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What is a Catheter Angiography?

By S . Seegars
Updated May 17, 2024
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A catheter angiography is a medical test in which a thin plastic tube — a catheter — is inserted through a small incision in the skin. Contrast material is inserted through the tube and into a blood vessel, and X-rays are used to capture images of the blood vessel. This procedure is used to study blood vessels in the brain, heart, lungs, kidneys, abdomen, neck, pelvis and legs. A catheter angiography is performed for a number of reasons, a few of which include the identification of possible disease and the location of aneurysms in the aorta, finding small aneurysms in the brain and detecting disease in the arteries that lead to the kidneys.

This procedure is done on an outpatient basis. Blood is taken to make sure that the kidneys are working properly and that the blood clots normally. A small incision is then made in the skin, and a catheter the size of a spaghetti noodle is guided into the artery and to the area of attention. Contrast material is inserted into the catheter, and the X-rays are taken.

On X-rays, bones appear white, air appears black, and soft tissue appears in various shades of gray. The contrast material will make the blood vessel appear bright white and easy to see. After the X-rays have been completed, the catheter is removed, and the incision is closed either by applying pressure to the incision or with the use of a special device. The catheter angiography takes anywhere from one hour to several hours. The results are interpreted by a radiologist, who sends a report to the patient's primary physician.

During the procedure, the patient will feel only a slight prick of the needle when the intravenous line is inserted into the vein. A sting might be felt when the local anesthetic is injected. The catheter in the blood vessel will not be felt, although there will be a warm or slight burning sensation when the contrast material is injected into the catheter. The patient will have to lie flat for several hours. Any pain, swelling or bleeding at the site of the catheter entry should be reported to a doctor, nurse or medical technician.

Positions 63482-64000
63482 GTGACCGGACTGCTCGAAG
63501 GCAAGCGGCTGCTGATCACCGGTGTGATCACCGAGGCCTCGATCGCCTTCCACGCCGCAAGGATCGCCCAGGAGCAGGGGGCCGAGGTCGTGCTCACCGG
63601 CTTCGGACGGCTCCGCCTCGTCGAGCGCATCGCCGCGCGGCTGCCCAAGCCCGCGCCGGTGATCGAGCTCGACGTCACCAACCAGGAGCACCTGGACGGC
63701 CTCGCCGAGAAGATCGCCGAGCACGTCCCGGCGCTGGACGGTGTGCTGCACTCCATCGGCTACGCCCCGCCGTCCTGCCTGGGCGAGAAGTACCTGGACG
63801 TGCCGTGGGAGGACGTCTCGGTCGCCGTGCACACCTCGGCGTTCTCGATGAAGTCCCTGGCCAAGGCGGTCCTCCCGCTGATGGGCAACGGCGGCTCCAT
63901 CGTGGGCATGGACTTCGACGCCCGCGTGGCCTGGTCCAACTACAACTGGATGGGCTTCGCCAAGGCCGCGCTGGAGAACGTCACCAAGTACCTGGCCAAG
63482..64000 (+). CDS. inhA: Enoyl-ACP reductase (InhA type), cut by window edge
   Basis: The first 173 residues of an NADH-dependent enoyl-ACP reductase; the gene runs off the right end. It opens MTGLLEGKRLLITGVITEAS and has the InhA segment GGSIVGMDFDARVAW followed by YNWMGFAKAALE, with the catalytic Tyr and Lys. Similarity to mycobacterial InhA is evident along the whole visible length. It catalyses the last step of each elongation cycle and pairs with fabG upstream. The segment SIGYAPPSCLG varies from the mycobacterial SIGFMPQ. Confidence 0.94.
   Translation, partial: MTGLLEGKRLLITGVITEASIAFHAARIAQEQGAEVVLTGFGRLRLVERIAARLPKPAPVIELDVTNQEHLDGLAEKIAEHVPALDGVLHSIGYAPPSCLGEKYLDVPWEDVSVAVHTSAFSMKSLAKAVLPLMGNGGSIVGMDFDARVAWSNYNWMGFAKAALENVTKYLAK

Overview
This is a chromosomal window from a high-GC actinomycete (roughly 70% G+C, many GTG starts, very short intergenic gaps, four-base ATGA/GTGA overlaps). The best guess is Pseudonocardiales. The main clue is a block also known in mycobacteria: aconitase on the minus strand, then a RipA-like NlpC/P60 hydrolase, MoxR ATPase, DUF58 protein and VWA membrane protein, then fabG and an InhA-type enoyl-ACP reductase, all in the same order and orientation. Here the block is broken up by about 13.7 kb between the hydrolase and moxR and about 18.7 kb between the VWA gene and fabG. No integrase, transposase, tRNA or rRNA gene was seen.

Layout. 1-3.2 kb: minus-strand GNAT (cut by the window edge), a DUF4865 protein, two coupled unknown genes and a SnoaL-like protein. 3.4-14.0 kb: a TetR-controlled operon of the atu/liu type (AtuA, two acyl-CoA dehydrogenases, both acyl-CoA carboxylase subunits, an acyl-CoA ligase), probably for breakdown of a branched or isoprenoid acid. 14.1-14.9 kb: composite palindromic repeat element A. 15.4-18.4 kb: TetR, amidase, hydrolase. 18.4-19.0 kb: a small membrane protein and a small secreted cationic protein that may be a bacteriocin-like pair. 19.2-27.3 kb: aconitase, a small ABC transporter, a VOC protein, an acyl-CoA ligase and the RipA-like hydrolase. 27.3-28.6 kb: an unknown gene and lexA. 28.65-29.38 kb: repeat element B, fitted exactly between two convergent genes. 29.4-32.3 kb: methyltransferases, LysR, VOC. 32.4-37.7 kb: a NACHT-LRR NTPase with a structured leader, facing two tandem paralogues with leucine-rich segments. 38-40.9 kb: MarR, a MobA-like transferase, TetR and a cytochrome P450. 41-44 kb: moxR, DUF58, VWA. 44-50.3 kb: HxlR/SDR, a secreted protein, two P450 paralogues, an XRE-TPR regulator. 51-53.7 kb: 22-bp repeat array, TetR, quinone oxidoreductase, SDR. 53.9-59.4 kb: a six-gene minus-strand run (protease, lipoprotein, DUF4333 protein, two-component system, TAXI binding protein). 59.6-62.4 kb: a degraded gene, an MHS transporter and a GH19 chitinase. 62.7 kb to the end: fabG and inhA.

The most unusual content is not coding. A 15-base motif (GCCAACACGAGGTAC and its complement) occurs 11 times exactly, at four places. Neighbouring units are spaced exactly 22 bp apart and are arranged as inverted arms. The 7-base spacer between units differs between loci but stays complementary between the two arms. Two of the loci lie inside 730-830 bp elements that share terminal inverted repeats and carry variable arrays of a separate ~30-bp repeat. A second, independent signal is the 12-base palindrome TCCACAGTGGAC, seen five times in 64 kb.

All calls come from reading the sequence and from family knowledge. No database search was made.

There are benefits and risks to this procedure. The benefits include the fact that catheter angiography can rule out the need for surgery, gives detailed and accurate images of blood vessels and can combine both diagnosis and treatment during the same procedure. One risk is a small chance of cancer because of the exposure to radiation, although the benefit of the diagnosis often outweighs the risk. Other risks include skin damage if a large amount of contrast material leaks under the skin where the catheter enters, a safety risk to pregnant women and the rare chance that the catheter could puncture the artery.

Not everyone is a good candidate for a catheter angiography. Patients who have diabetes or diminished kidney function are not considered to be good candidates. Patients who are allergic to contrast materials or who have a tendency to bleed are also not considered to be good candidates for the procedure.

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